Describe how it will appear to your clients when it is delivered. What will the public's reaction be? What characteristics and advantages will the product and/or service provide? Will it make users’ lives simpler? You should always include photographs to show aesthetic features and give an idea of how features will work.
Analyze the types of customers for whom your product and/or service is designed. Define your target market in terms of demographics (age, gender, etc.) and psychographics (personality, interests, etc.) Consider what defines a certain type of person as a potential customer for your organization–attempt to be as wide as feasible. If your target market is made up of businesses, you'll need to describe it in terms of who you would like to serve. What sector do they work in, how big is it, and how does the organization promote itself? You'll also need to define who your target market is. Market opportunity is where you determine how big the market is. How many people or organizations are affected with the problem that isn't being discussed? Is your firm limited to your state or country, or do you see possibilities elsewhere? Persuade your audience that the market opportunity is significant.
- Market competition
Since you're not working alone, you must demonstrate that you are aware of your competition. Think about the market’s landscape: is it fragmented, or dominated by key players? Make a list of any potential competitors, as well as an analysis of their advantages and disadvantages. Explain why there are opportunities in the market specifically for your firm. Even if you're offering a brand new category, customers are still using alternatives to address the same problem.
If there's one element that stands out, it's when you talk about how much traction you've already gained. This is where data on how quickly your firm has grown users and/or clients should ideally amaze your audience. Even if you don't have any actual consumers, develop a plan for demonstrating genuine enthusiasm for your product. To illustrate how well your product is functioning in the market, you might use client testimonials or anecdotes about unique customer experiences.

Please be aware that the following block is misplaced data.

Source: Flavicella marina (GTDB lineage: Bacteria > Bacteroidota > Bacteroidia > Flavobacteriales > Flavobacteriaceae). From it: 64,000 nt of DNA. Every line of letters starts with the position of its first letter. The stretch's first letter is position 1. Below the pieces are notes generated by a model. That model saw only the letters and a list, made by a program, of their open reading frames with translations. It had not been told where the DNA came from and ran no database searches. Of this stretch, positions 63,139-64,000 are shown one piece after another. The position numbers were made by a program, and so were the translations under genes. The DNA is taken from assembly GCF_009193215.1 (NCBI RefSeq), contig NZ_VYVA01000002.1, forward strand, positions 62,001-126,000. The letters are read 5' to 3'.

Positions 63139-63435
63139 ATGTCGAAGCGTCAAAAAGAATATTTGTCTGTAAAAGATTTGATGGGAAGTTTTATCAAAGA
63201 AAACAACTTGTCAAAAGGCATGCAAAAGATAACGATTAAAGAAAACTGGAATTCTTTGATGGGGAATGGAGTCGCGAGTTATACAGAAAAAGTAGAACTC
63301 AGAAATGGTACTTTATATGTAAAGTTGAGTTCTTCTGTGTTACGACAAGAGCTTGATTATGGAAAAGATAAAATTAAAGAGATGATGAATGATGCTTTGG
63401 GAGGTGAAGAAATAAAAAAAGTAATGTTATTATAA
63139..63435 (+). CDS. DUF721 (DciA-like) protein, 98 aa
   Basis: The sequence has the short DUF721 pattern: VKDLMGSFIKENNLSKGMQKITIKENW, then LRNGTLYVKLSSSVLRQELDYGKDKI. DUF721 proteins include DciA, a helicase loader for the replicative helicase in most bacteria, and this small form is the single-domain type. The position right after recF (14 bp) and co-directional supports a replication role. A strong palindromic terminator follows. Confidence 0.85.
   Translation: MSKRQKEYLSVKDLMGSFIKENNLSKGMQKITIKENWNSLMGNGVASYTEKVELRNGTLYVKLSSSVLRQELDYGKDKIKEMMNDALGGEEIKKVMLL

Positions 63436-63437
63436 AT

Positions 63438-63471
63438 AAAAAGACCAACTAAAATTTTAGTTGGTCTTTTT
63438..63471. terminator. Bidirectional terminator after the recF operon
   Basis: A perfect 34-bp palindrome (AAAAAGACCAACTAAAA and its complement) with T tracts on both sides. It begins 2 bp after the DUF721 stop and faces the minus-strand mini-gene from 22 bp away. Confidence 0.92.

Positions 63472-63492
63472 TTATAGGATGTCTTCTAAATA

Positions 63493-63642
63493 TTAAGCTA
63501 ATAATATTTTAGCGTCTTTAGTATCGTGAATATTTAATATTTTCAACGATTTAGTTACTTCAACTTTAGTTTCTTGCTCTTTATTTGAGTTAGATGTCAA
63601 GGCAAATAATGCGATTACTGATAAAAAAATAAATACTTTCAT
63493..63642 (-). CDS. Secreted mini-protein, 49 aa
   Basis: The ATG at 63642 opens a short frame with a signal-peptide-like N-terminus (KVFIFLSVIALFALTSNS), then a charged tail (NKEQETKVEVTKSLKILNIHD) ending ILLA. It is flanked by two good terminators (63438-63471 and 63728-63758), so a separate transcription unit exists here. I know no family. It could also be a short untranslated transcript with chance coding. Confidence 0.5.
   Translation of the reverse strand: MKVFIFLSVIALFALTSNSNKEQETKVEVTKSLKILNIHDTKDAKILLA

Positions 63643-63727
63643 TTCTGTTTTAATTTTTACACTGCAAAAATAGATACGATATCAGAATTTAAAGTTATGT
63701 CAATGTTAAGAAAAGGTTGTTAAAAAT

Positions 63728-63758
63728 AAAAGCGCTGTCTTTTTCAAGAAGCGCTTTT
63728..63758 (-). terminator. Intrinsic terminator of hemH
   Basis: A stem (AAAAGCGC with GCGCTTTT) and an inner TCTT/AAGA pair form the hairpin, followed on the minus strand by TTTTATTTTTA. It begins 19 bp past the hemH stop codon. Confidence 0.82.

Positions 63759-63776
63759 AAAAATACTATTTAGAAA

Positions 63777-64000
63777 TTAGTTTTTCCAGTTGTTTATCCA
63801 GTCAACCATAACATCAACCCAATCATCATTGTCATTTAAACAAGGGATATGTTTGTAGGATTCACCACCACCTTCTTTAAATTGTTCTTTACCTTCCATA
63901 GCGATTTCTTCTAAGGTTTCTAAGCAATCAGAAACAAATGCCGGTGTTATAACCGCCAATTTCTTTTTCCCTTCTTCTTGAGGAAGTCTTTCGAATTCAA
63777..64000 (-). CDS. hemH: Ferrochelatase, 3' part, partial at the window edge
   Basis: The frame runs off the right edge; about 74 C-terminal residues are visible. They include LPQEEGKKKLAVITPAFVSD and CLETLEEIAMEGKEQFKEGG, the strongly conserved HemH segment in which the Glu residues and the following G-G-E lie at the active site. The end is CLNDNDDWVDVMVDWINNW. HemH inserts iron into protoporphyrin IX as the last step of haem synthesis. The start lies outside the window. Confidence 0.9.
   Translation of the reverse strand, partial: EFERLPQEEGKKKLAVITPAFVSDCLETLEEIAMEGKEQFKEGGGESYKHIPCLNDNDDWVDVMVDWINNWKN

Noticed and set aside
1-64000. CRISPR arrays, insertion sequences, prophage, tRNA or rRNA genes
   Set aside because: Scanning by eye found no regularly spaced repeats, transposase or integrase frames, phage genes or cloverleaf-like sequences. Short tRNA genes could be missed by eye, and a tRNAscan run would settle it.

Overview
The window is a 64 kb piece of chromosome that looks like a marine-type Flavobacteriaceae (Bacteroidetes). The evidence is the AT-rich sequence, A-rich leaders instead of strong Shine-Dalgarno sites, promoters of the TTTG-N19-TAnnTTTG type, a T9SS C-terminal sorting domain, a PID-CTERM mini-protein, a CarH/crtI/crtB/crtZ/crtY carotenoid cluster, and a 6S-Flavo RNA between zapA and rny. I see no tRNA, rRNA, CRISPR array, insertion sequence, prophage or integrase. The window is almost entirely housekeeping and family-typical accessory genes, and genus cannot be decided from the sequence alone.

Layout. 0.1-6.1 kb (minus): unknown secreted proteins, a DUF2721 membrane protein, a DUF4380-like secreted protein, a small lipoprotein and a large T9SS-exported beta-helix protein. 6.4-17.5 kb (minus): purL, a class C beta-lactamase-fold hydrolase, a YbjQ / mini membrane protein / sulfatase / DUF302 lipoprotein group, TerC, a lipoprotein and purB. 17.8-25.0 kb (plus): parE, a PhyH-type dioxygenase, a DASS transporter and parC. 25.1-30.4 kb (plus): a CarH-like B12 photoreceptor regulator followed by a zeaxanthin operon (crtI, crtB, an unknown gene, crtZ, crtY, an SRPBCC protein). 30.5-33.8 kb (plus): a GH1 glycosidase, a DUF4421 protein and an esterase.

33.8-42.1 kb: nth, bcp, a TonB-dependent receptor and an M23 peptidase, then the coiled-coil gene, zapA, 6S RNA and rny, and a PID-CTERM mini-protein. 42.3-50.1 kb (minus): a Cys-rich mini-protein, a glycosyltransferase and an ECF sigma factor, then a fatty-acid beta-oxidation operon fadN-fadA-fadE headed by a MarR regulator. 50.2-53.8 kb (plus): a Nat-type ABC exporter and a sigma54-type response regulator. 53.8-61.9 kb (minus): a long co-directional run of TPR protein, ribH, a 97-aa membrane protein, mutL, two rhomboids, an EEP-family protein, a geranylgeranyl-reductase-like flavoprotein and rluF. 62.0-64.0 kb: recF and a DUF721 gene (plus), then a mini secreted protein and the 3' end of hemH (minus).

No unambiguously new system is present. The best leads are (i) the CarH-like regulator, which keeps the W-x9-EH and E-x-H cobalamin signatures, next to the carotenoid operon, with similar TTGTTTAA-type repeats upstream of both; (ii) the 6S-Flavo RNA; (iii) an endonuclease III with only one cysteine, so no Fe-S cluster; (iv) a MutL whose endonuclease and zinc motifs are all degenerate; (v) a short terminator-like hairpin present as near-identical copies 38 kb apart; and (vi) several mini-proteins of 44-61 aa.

This section isn't as complicated as it seems; it’s intended to discuss how the organization will generate revenue. Will you offer a freemium option to certain people and then charge them in tiers? Alternatively, you might charge a fee for consultations or place customers on a retainer for a specific amount of work. If you have a pricing in mind, you should mention it in your business model presentation.
- The Marketing Approach
This section of your business plan's strategy section should explain how you plan to get your product in front of your target market. What can you say to encourage them to give it a shot? What will ensure a great experience for them? You'll have to plan out your marketing approach in stages most of the time. You might start by contacting your contacts and posting in relevant social media communities. Then focus on Search engine optimization (SEO), content marketing, and even paid marketing initiatives. Finally, when you’ve established long-term sustainability, focus on direct marketing.
- Investment Required and Use of Funds
This is where you enter a figure for how much money you'll need. Be explicit about the amount of money you require and how much equity you are willing to provide the investor in exchange for the money. You may also want to detail the quantity of stock points that each investment level will acquire. Note any other particular terms of the contract, depending on your negotiating posture. You should also describe how the funds will be used and what the expected financial outcome will be at that point in the firm's development. As your business expands, include more detailed expense projections.
- Getting Out Strategy
Investors will want to know how and when they can expect a return on their investment. If you wish to depart, you must be extremely clear about your intentions. Do you plan to sell the business? What about an Initial public offering (IPO)? Include your startup's timelines as well as a range of expected returns.